LED UV Water Disinfection
Water Disinfection: LED UV vs. Mercury Arc Lamp
An LED-based UV light to effectively and efficiently disinfect water supplies by deactivating micro-organisms, bacteria, spores, molds, and viruses.
Item ID: 480
Process Loads & Appliances--Municipal Processes
Small-scale, low-voltage LED UV disinfection systems have proven to be up to five times more efficient than conventional mercury-based UV disinfection systems, according to studies conducted by the University of North Carolina and the University of Colorado. As of mid-2013, the available LED UV disinfection units are suitable for point-of-use applications capable of treating flows of 2 to 5 gallons per minute (gpm).
The current generation of LED UV lamps is not as efficient as low-pressure mercury amalgam lamps because they have an electrical input/light output efficiency of only 8% to 12% versus 20% to 40%. The system efficiency, however, is superior because:
- LED UV wavelengths can be tuned to maximize destruction: 265 nanometers (nm) for cryptosporidium or 280 nm for proteins,
- A reflecting sphere is integrated into an in-line treatment chamber to “reuse” photons until they interact with micro-organisms,
- The optical efficiency of the LED UV equipment is superior to conventional mercury systems, and
- The LED units are mercury-free, an important characteristic in the food and pharmaceutical industries.
Current LED UV applications include producing ultra-pure water in swimming pools and spas, and providing pure process water for the food & beverage industry (breweries, dairies, wineries, juices, and syrups), microelectronics, pharmaceutical, marine and aquaculture industries. Within three to five years, it is expected that the technology will be scaled up for use for large scale wastewater treatment and sewage overflow applications. The EPA is currently evaluating decentralized disinfection to neutralize contaminants in water at the point-of-use in homes. A power-stepping feature adjusts input power as needed for adequate disinfection, further increasing energy savings potential.
Baseline Description: Mercury Arc Lamps
Baseline Energy Use: 500 kWh per year per million gallons
This estimate is derived from studies conducted by the University of North Carolina and the University of Colorado. The LED UV system has an energy requirement of 10 gpm/Watt. The Mercury Vapor system operates at 2 gpm/Watt. This means that the LED system uses 100 kWh to treat 1 million gallons (MG) while the Mercury Vapor system requires 500 kWh. Energy savings are 80% of the baseline usage.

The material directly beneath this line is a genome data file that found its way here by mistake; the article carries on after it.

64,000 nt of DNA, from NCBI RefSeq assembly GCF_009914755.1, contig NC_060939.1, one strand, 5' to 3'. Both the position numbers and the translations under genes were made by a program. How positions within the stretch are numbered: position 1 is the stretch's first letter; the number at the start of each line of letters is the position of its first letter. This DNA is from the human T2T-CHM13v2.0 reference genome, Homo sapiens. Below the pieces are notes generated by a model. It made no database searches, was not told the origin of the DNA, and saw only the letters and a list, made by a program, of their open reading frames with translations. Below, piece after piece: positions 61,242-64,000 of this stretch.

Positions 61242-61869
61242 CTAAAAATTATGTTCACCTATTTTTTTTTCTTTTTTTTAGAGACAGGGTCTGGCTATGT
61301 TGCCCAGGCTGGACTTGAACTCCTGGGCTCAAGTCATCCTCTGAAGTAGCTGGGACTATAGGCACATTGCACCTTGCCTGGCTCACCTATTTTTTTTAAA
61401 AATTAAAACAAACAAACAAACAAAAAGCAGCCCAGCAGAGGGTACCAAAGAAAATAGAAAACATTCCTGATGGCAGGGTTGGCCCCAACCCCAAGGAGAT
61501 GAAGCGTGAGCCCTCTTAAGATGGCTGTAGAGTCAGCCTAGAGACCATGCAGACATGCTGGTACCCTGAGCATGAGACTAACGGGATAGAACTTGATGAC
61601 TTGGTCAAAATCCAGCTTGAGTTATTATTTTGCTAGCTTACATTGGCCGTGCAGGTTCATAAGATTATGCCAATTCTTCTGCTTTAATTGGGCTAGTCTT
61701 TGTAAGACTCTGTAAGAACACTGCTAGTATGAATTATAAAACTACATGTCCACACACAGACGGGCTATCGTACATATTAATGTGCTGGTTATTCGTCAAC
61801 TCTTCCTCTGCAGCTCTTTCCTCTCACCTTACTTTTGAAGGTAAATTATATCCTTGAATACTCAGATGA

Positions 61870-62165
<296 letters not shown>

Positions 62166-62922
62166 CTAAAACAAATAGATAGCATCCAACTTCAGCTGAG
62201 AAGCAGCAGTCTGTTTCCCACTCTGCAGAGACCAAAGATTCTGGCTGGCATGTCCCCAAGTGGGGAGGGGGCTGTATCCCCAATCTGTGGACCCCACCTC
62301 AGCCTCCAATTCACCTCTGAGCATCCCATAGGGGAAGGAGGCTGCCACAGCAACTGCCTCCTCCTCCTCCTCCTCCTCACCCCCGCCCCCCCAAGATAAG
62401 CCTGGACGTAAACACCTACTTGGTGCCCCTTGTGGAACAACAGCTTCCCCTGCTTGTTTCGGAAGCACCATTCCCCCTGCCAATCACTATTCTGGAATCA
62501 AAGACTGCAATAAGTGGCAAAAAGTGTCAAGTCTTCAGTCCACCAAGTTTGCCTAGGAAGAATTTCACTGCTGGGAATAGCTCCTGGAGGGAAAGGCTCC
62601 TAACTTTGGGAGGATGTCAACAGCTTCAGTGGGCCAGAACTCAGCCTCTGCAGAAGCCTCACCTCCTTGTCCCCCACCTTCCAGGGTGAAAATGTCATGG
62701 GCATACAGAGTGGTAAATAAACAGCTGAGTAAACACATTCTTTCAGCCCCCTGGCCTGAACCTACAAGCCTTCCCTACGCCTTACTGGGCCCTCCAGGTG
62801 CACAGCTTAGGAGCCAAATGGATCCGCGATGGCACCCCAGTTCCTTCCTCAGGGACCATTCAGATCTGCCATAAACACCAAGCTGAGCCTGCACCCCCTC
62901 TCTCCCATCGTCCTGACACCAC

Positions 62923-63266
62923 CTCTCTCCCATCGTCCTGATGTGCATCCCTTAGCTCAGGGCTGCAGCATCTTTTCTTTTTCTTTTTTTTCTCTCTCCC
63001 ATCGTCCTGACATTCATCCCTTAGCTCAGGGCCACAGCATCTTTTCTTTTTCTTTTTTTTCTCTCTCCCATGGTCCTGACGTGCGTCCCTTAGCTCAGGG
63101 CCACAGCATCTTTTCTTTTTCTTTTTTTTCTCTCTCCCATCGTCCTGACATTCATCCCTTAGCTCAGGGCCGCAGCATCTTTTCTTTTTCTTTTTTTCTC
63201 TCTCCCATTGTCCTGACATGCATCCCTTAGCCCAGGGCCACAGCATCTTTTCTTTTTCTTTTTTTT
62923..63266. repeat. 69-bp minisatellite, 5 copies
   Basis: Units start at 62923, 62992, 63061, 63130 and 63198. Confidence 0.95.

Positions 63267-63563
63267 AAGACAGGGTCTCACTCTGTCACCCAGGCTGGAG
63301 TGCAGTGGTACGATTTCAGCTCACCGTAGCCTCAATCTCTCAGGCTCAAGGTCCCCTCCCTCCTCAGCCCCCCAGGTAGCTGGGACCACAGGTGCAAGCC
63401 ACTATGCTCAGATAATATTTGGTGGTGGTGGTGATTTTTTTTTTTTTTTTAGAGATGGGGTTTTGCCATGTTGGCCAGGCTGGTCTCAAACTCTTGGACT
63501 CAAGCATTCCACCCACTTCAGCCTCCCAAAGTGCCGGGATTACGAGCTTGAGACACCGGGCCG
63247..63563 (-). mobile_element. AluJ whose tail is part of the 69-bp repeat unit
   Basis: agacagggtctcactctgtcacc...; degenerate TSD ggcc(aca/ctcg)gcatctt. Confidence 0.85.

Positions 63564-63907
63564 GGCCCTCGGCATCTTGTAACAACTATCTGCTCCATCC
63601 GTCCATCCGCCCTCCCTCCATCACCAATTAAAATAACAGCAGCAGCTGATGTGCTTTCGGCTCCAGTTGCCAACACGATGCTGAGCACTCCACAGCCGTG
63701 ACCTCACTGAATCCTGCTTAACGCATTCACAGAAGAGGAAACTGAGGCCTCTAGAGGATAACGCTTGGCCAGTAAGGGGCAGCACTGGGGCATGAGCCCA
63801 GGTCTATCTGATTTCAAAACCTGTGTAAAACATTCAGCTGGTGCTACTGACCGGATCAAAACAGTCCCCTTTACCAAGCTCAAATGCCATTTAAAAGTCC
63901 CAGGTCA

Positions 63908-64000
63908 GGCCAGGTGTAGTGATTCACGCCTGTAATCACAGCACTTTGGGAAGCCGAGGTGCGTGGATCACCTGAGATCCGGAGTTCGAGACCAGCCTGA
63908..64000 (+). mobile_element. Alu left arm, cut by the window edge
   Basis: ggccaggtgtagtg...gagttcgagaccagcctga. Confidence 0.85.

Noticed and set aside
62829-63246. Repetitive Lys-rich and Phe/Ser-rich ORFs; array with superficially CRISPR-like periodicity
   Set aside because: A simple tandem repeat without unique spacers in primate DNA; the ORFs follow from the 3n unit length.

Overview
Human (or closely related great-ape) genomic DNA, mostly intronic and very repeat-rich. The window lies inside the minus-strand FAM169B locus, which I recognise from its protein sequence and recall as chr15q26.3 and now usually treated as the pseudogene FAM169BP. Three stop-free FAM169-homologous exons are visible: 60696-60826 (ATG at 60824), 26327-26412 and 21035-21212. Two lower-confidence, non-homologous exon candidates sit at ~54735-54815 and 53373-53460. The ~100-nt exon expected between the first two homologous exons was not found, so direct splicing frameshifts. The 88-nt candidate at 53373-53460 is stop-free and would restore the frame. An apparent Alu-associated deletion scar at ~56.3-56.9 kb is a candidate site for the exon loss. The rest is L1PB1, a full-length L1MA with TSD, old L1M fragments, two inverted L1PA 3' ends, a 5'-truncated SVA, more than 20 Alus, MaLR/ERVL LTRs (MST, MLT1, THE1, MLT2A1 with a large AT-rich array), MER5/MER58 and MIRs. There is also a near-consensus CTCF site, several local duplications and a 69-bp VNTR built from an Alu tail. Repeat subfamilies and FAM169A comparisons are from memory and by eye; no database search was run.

Manufacturer's Energy Savings Claims:
"Typical" Savings: 80%
Savings Range: From 80% to 81%
Studies conducted by the University of North Carolina and the University of Colorado indicate an optical power efficiency or LED UV disinfection unit performance of 10 gpm/W, contrasting with the 2 gpm/W performance achieved with conventional mercury-based UV systems. This means that the LED UV unit will consume only 20% of the energy while treating an equivalent amount of water as a mercury arc lamp-based UV system. As of mid-2013, the available LED UV disinfection units are only capable of treating flows of 2 to 5 gpm.
Best Estimate of Energy Savings:
"Typical" Savings: 80%
Low and High Energy Savings: 80% to 81%
Energy Savings Reliability: 3 - Limited Assessment
Small-scale, low-voltage LED UV disinfection systems have proven to be up to five times more efficient than conventional mercury vapor UV disinfection systems. Studies conducted by the University of North Carolina and the University of Colorado indicate an optical power efficiency of 10 gpm/W, contrasting with the 2 gpm/W performance achieved with conventional mercury-based UV systems used to treat potable water. Input power and irradiance levels would increase when treating water with dissolved solids or turbidity.
Energy Use of Emerging Technology:
100 kWh per million gallons per year
Energy Use of an Emerging Technology is based upon the following algorithm.
Baseline Energy Use - (Baseline Energy Use * Best Estimate of Energy Savings (either Typical savings OR the high range of savings.))
This is a promising technology that, if successfully scaled up, can provide significant energy savings. It should be added to "Watch Lists".
Currently no data available.
Simple payback, new construction (years): N/A
Simple payback, retrofit (years): N/A
Cost Effectiveness is calculated using baseline energy use, best estimate of typical energy savings, and first cost. It does not account for factors such as impacts on O&M costs (which could be significant if product life is greatly extended) or savings of non-electric fuels such as natural gas. Actual overall cost effectiveness could be significantly different based on these other factors.